Gray driverless van on road

Photo via Ford

Ford researched autonomous driving by dressing a man up as a driver’s seat

Ford found a very creepy way to test self driving car reactions.

Sep 14, 2017, 2:07 pm*

Internet Culture

Christina Bonnington 

Christina Bonnington

Car companies and researchers want to know how the public will react once driverless cars are on our roadways. Will people freak out? Will accidents happen?

Right now, that’s hard to test since self-driving vehicles legally need a human onboard to operate. To get around this, Ford and Virginia Tech joined forces for an autonomous driving experiment. They put the driver in disguise—as the front seat.

“We need to solve for the challenges presented by not having a human driver, so designing a way to replace the head nod or hand wave is fundamental to ensuring safe and efficient operation of self-driving vehicles in our communities,” John Shutko, Ford’s human factors technical specialist, said in a press release.

To accomplish that, the study concealed a human driver in a “seat suit” in order to gauge pedestrian reactions to the car’s lighting signals. Its external lights indicate when it’s in motion, accelerating from a stop, or yielding.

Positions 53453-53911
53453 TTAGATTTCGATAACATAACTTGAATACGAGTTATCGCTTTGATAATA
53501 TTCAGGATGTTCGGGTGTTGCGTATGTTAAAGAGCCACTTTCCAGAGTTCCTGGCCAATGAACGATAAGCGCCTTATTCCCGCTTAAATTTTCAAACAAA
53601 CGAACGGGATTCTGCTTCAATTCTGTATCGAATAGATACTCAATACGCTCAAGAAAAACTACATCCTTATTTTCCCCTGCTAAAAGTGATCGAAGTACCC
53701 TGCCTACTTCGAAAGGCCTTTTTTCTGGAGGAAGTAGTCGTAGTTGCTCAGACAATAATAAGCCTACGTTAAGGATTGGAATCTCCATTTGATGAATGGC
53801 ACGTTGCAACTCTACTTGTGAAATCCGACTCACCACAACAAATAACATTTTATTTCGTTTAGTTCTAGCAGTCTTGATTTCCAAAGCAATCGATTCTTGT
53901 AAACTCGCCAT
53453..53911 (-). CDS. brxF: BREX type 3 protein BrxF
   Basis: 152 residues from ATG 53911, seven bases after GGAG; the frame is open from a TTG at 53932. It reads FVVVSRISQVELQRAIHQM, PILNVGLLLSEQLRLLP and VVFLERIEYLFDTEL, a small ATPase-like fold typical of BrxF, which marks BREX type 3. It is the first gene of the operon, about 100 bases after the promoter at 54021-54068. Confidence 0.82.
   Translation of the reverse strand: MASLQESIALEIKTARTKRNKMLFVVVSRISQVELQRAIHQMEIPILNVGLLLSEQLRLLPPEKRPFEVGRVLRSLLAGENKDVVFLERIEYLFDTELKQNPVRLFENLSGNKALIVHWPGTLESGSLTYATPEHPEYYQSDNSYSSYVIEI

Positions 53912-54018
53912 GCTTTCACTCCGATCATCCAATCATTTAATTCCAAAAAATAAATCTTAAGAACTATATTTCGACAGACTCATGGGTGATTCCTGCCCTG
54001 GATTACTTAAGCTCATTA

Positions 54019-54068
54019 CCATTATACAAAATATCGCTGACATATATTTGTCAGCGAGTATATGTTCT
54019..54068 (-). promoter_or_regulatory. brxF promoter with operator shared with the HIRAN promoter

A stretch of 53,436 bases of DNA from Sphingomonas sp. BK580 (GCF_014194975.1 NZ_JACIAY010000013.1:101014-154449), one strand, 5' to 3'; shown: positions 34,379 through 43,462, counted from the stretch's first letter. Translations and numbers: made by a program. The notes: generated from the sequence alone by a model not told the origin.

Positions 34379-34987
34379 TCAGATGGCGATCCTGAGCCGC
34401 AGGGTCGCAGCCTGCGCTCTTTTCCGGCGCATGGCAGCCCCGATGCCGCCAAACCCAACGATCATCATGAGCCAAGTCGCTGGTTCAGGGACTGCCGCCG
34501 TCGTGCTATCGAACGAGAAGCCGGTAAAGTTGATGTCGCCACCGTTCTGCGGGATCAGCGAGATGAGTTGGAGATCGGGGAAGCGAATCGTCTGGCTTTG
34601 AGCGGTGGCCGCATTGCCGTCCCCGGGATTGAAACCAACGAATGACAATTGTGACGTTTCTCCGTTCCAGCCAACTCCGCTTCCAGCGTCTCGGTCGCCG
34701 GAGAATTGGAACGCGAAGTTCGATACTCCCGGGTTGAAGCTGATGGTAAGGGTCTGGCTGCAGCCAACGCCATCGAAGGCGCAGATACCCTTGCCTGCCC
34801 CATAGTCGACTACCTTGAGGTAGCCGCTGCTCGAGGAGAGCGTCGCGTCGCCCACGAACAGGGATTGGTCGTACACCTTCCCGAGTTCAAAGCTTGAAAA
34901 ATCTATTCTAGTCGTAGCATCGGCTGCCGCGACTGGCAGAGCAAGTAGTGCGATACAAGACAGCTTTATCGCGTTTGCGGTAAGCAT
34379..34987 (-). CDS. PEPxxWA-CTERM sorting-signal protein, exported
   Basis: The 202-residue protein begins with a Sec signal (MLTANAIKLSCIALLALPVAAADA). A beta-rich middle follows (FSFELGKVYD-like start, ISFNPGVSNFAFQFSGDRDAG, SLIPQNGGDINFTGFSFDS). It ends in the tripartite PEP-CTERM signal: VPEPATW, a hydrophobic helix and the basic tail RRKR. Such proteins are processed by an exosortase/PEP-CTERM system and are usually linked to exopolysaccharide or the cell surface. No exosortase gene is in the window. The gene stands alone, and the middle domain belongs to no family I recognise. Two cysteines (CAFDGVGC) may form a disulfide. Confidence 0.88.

https://www.youtube.com/watch?v=EwujR1ARsog

Ford’s test didn’t go unnoticed. Last month, folks in Arlington, Virginia, spotted this vehicle and thought it was a prank. A driverless vehicle was one thing, but realizing that empty car seat in the front actually had legs? That was a bizarre sight. An NBC reporter called the sight “one of the strangest things” he’d ever seen.

Man getting dressed in seat suit

Rightly so.

Over the course of the study, Ford and Virginia Tech drove 150 hours and 1,800 miles, primarily in urban environments in northern Virginia. The van activated its external signals (a solid white light when it’s driving autonomously, a rapidly blinking white light when accelerating from a stop, and dual white lights moving horizontally when yielding to a stop) more than 1,650 times. The team positioned the lighting signals toward the top of the front windshield—near where you might normally look for a driver’s eyes or face. Onboard cameras captured the van’s environment, as well as reactions from nearby pedestrians and drivers.

Hopefully this autonomous driving experiment yielded some interesting results. If not, it certainly yielded a hilarious Halloween costume idea.

H/T TechCrunch

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*First Published: Sep 14, 2017, 2:01 pm